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Mainstream, Vol XLIX, No 9, February 19, 2011

New Capitalism and the Emerging Global Crisis—A Biblical Perspective

Monday 21 February 2011, by V Mathew Kurian

I. Introduction

Capitalism has become the dominant ‘world system’. This system is now in a severe crisis. This crisis is multidimensional, including social, political, economic, ecological and ethical. Unless an alternative world view to capitalism is promoted, human life in this planet earth is going to be too miserable and in the long run, the very life may be extinct. In this scenario, religions have a critical role to play. This article, broadly takes the perspective as revealed both in the Old and New Testaments of the Holy Bible.

More specifically, first we explore some of the relevant Biblical contexts. Then a brief profile of the evolution of global capitalism is given. It will be followed by an analysis of the emerging global crisis. Finally, the imminent role to be played by religions, particularly Christianity, would be mentioned in the resolution of the crisis.

II. Social Concerns of the Bible

SOME of the pertinent social concerns of the Bible seem to be economic justice, ecological conservation and ethical life in the family, polity and society at large. Now we may draw a few cases from the Bible to illustrate these concerns. First we cite the old Testament and then the New Testament.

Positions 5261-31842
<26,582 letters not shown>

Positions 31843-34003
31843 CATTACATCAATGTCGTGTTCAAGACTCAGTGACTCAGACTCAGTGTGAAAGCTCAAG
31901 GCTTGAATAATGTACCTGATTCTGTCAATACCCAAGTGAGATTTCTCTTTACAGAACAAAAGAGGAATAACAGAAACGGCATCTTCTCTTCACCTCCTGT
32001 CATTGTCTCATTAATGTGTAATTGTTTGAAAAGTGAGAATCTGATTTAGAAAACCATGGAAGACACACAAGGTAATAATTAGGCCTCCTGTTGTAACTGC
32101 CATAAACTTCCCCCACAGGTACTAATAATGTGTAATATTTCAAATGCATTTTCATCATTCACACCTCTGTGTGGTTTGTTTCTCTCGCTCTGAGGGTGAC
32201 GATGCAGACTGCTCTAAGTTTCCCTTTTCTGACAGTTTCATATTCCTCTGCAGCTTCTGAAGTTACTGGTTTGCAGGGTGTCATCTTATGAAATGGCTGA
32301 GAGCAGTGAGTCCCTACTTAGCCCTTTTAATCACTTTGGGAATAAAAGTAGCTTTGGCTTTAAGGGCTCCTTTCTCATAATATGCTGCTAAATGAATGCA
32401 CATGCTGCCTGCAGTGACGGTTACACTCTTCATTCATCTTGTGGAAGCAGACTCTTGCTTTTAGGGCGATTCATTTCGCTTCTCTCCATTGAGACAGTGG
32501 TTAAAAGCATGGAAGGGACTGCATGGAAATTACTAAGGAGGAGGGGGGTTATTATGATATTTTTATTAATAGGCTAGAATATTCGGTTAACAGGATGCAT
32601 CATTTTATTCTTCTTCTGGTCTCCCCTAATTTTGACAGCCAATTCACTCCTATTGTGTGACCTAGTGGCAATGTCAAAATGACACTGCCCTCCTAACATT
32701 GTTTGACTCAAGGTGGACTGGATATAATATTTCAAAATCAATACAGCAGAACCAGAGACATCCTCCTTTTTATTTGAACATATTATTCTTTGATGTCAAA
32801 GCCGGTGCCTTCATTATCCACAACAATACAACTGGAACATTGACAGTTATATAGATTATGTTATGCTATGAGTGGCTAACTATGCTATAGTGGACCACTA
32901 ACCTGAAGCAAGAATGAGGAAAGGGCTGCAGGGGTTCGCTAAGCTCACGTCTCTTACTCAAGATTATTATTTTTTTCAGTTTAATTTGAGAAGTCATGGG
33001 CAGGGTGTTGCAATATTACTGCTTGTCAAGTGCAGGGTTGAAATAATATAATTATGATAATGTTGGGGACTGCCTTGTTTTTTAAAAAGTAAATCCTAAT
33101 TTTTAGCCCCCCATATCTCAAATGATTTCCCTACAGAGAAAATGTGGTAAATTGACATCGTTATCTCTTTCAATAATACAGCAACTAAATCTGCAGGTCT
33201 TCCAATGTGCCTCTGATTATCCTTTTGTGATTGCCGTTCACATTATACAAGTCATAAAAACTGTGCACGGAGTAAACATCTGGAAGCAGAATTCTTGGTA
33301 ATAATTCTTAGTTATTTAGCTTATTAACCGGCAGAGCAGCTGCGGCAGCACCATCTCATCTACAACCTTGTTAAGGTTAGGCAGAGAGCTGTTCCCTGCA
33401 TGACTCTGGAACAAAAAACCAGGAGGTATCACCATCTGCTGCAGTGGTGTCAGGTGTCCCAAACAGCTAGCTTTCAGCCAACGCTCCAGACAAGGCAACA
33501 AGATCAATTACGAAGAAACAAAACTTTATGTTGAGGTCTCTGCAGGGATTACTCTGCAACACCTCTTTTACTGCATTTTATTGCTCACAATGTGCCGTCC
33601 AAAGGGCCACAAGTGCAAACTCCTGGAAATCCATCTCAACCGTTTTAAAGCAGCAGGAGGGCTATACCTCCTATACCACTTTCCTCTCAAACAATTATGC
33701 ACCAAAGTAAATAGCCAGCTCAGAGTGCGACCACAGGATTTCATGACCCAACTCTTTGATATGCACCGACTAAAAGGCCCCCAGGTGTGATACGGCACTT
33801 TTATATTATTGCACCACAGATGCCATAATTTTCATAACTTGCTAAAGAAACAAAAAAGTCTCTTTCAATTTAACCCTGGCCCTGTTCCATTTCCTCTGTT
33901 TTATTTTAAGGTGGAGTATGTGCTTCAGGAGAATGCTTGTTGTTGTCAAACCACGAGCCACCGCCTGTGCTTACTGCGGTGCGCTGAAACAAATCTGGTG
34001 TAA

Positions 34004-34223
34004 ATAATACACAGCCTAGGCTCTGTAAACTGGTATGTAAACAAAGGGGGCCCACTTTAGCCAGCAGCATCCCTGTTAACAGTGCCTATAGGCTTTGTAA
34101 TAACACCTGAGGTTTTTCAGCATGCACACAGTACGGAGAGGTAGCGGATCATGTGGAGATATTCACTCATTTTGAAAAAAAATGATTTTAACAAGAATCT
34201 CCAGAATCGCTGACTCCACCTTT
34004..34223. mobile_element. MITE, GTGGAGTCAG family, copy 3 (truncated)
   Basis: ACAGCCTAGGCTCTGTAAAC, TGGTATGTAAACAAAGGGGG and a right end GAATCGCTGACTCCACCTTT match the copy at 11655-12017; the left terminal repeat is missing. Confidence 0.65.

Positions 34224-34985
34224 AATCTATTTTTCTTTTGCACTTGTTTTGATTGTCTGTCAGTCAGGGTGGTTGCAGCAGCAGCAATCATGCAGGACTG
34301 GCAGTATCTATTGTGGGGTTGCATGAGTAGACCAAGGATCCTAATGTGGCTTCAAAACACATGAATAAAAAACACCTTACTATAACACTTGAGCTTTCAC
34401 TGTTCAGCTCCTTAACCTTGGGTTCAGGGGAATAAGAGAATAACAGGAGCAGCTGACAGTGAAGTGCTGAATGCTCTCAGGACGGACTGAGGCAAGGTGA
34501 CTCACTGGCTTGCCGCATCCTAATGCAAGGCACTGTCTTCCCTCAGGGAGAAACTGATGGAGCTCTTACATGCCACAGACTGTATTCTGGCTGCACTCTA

II.1. Old Testament Contexts

THE Old Testament texts, in general, uphold the view that material economic practices have to be streamlined by spiritual and moral values. The perceptions on ‘Sabbath’ and ‘Jubilee’ may be taken as cases to establish it. On the Sabbath day, no labour has to be performed and the whole day should be set apart for spiritual purposes. In the sabbatical year, land resource has to be kept fallow and whatever crops naturally grown must be shared by the members of the society freely, according to the ‘need’ of each one. In the same year, slave labourners have to be freed from their bondage by the masters. ‘Usury’ was banned. In the jubilee year, in addition to these stipulations, the occupants of land were required to give back the ownership rights of land to the original occupants or their descendants. As God is the creator of land, absolute private ownership of land is untenable.